Amy Schneider had a strange feeling about that day.
It was Nov. 9, and in the first “Jeopardy!” game of the morning, she had surpassed Matt Amodio’s 38-game streak, putting her in second place for the most consecutive wins in the show’s history. She won the next game handily.
But she had reached her goal of beating Amodio, and her next major target — surpassing Ken Jennings’s 74-game record — was far away.
“The fatigue of this taping was really starting to add up,” she said in an interview on Wednesday. “I couldn’t explain it, even to myself, but I just could feel that something was slipping a little bit, however much I tried to fight it.”
Schneider’s gut feeling was correct (as it tends to be). After a dazzling 40-game streak, during which she became the first woman to surpass $1 million in regular-season winnings and then the runner-up to Jennings for most consecutive games won, Schneider ended her reign during Wednesday’s game. She was beaten by Rhone Talsma, who won during Final Jeopardy.
When Schneider met Talsma, a librarian from Chicago wearing neon yellow glasses, her strange feeling about that day intensified. Jennings, who competed in 2004 and now hosts the show on and off, had told her that the person who defeated him came off as friendly and thoroughly unintimidated by him.
“That was definitely true of Rhone,” Schneider said.
If Talsma seemed unintimidated, he said on Wednesday, it was because he had already accepted defeat.
Read More About ‘Jeopardy!’
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- Hosting Duo: Ken Jennings and Mayim Bialik are sharing the role this season, putting an end to the speculation around the job — for now.
- A Rattled TV Institution: Replacing the late Alex Trebek has been an ongoing saga for the show. Here’s how the messy succession unfolded.
The game was going well for Schneider, but Talsma had noticed that she tended to start with the lower value clues first, so he went for higher value ones first. Then, during Double Jeopardy, Talsma had landed on a Daily Double, giving him a boost.
“I kind of felt like a puppy biting at her ankles the whole time,” Talsma said.
Schneider was accustomed to going into Final Jeopardy with her victory already secured. That was not the case this time. Talsma went in with $17,600, and Schneider was just $10,000 ahead of him.
The Final Jeopardy category: Countries of the World. Schneider felt confident about the category, and so did Talsma (geography is his “bread and butter,” he said, and he has childhood memories of studying an Atlas for fun).
The clue: The only nation in the world whose name in English ends in an “H,” it’s also one of the 10 most populous.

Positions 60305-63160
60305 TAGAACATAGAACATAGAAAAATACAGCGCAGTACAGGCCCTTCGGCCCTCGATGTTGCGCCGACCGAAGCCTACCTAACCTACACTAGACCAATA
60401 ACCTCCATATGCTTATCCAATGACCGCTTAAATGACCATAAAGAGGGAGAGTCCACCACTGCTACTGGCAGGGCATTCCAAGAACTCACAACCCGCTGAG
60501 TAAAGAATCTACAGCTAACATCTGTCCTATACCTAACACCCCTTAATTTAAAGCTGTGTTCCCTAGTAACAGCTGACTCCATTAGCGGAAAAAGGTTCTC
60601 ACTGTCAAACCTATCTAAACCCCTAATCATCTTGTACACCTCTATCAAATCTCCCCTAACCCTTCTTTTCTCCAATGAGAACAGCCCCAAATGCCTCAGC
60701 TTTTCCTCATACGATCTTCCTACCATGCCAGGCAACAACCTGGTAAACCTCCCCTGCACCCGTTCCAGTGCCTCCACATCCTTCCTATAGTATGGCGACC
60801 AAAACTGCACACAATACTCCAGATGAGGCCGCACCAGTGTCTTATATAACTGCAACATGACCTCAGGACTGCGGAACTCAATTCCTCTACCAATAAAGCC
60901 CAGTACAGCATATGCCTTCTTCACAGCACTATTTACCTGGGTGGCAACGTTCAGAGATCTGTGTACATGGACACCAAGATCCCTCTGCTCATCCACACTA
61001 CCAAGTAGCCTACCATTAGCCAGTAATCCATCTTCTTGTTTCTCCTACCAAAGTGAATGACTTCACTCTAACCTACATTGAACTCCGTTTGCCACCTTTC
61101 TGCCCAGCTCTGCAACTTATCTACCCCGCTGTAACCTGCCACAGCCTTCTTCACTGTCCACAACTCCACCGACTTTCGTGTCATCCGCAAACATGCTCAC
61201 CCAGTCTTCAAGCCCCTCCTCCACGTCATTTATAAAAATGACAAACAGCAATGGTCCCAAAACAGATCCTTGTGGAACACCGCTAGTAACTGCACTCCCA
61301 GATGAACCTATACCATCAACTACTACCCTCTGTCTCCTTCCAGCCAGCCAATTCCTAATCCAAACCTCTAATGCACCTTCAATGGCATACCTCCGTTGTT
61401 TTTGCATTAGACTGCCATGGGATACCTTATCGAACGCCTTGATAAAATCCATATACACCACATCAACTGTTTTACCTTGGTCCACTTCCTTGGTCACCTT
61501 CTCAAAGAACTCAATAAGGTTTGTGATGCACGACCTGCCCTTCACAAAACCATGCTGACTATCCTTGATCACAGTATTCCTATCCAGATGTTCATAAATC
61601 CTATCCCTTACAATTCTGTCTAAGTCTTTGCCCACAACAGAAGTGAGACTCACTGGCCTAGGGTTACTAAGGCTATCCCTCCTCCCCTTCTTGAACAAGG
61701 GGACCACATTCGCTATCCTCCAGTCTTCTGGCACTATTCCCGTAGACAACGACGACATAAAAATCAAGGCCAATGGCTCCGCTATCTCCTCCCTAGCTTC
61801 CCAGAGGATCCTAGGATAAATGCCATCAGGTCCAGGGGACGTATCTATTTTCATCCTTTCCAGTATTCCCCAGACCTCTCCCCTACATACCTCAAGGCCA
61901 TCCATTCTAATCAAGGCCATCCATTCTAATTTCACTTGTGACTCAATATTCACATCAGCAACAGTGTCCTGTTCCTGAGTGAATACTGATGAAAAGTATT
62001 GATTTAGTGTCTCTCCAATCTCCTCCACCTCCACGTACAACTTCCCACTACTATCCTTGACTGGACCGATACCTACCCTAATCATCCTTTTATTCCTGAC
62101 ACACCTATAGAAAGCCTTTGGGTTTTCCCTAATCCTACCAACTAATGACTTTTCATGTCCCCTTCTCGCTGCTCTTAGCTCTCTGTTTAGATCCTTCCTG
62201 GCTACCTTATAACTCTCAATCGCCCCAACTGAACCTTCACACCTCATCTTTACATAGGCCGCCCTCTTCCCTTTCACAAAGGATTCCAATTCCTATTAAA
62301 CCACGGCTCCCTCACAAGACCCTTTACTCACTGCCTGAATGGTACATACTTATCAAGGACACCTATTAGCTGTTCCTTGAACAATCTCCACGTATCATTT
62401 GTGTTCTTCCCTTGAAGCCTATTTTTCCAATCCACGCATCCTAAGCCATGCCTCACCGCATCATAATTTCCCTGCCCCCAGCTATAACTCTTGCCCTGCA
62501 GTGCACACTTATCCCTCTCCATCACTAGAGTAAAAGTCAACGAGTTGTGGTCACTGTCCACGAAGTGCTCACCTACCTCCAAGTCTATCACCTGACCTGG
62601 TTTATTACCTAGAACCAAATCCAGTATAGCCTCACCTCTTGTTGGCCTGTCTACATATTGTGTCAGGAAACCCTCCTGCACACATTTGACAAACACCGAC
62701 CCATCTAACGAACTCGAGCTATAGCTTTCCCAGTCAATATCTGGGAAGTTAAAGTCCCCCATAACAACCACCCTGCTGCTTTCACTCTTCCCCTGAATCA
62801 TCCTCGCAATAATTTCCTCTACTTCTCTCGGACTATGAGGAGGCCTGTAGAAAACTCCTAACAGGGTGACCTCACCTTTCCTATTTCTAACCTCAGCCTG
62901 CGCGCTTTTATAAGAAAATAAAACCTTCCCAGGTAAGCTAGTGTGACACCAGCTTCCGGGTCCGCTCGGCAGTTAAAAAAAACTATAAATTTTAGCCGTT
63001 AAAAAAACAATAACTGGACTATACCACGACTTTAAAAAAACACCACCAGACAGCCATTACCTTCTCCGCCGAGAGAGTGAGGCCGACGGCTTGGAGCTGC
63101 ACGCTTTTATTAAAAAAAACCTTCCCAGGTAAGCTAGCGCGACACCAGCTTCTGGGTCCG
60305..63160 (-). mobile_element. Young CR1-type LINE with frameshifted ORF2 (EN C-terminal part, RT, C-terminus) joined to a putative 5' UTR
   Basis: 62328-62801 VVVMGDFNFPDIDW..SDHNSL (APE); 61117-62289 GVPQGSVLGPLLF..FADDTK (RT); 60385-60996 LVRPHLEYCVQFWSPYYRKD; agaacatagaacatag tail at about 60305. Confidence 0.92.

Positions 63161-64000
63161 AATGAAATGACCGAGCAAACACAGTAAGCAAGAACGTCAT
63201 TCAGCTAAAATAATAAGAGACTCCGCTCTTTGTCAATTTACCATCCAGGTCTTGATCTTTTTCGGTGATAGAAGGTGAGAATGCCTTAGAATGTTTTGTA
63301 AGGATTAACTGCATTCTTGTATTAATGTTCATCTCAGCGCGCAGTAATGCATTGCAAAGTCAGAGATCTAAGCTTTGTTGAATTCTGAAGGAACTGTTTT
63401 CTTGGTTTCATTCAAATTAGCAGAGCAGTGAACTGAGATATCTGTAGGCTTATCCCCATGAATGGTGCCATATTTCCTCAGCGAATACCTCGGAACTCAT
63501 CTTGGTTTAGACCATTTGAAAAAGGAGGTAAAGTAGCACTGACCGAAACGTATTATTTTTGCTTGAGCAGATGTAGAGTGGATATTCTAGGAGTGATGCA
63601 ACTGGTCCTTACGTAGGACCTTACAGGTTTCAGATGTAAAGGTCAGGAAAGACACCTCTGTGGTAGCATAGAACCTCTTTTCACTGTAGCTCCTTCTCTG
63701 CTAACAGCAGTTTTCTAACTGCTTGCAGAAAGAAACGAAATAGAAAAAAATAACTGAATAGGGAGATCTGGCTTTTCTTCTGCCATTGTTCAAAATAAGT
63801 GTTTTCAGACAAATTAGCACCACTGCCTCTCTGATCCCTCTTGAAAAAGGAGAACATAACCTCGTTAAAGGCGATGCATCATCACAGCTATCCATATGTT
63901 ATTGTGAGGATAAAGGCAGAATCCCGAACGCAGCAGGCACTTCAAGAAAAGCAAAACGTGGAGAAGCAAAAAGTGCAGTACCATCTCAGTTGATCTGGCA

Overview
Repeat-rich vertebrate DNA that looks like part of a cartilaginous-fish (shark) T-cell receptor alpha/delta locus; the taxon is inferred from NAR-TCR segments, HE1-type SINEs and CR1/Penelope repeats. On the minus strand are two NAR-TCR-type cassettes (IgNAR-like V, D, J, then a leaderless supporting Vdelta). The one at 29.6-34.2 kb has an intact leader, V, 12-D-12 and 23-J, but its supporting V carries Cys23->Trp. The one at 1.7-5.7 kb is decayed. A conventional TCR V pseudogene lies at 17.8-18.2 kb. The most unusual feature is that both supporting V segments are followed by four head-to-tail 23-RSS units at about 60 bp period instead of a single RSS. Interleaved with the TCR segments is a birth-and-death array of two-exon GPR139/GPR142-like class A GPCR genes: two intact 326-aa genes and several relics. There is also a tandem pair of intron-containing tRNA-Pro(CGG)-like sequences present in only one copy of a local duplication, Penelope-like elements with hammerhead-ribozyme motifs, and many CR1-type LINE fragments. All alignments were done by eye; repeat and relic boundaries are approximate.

In the 30 seconds that the contestants are given to think and write down their responses, Schneider hopped from country to country on a map in her mind. India, no; Pakistan, no; Nepal, no.
“It just wasn’t coming to me,” Schneider said.
Talsma was traveling around a map in his own head, but it wasn’t until the last 10 seconds that he came upon his response: “What is Bangladesh?”
He was correct, but Schneider didn’t write down a response. When she realized that her life-altering streak was over, she felt a mix of emotions: disappointment, of course, but also some relief that she wouldn’t have to keep coming up with amusing anecdotes for the segment after the first commercial break.
“Playing ‘Jeopardy!’ has been the most fun I’ve ever had, and I didn’t want it to end,” she said. “I knew it would sometime, but it was tough to realize that the moment was finally there.”
An engineering manager who lives in Oakland, Calif., Schneider, 42, has known the outcome of her run for more than two months. During that time, she rode the wave of a newly minted game-show celebrity, watching as the world was introduced to her prodigious intellect and, gradually, people started recognizing her on the street.
She freely shared insights into her life (she has a girlfriend named Genevieve and a cat named Meep), stories about her childhood (in eighth grade she was voted most likely to compete on “Jeopardy!”) and shared her secret to success (a lifetime of curiosity). As a transgender woman, she was forced to deal with bigotry online, to which she responded cleverly, but she also got the opportunity to receive heaps of encouraging, affirming comments, including from transgender viewers who were thrilled by her success.
As her streak stretched on, her stats added up to something stunning. According to the show’s numbers for her 40 winning games, of the clues she answered, she was right 95 percent of the time and gave the correct responses for the Daily Double 87 percent of the time.
Because her streak had come so soon after that of Amodio, who lost in October, it prompted hypothesizing among fans of the show and members of the production team about why “Jeopardy!” was seeing an unusual number of streaks. The show’s executive producer, Michael Davies, shared several possible explanations, including the ever-expanding online archive of study materials and a new entrance exam that contestants could take anytime, instead of during particular windows.
Her success also came when the long-running game show was in the middle of a rocky transition after the death of its beloved host, Alex Trebek, in 2020. After one failed appointment, the show has yet to name a permanent successor, switching off between Jennings and the sitcom star Mayim Bialik.
Schneider’s life as a star game show contestant could be grueling. She would fly in from Oakland at the beginning of each week and would tape a whole week of “Jeopardy!” — five episodes — each day. When she would return to her hotel, she said, she would just sit and do nothing for an hour or so to give her brain a break.
So when she failed to come up with Bangladesh, that was part of the relief she felt: She could finally get back to normal life, hanging out with her girlfriend and her cat. Now with $1.4 million in winnings.